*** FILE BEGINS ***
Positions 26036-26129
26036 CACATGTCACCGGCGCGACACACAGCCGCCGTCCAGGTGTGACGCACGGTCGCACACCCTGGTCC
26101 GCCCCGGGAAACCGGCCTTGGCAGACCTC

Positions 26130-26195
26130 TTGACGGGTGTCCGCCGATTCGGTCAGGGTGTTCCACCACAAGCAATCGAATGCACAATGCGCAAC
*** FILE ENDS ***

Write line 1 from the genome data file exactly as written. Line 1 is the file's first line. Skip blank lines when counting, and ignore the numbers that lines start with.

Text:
Positions 26036-26129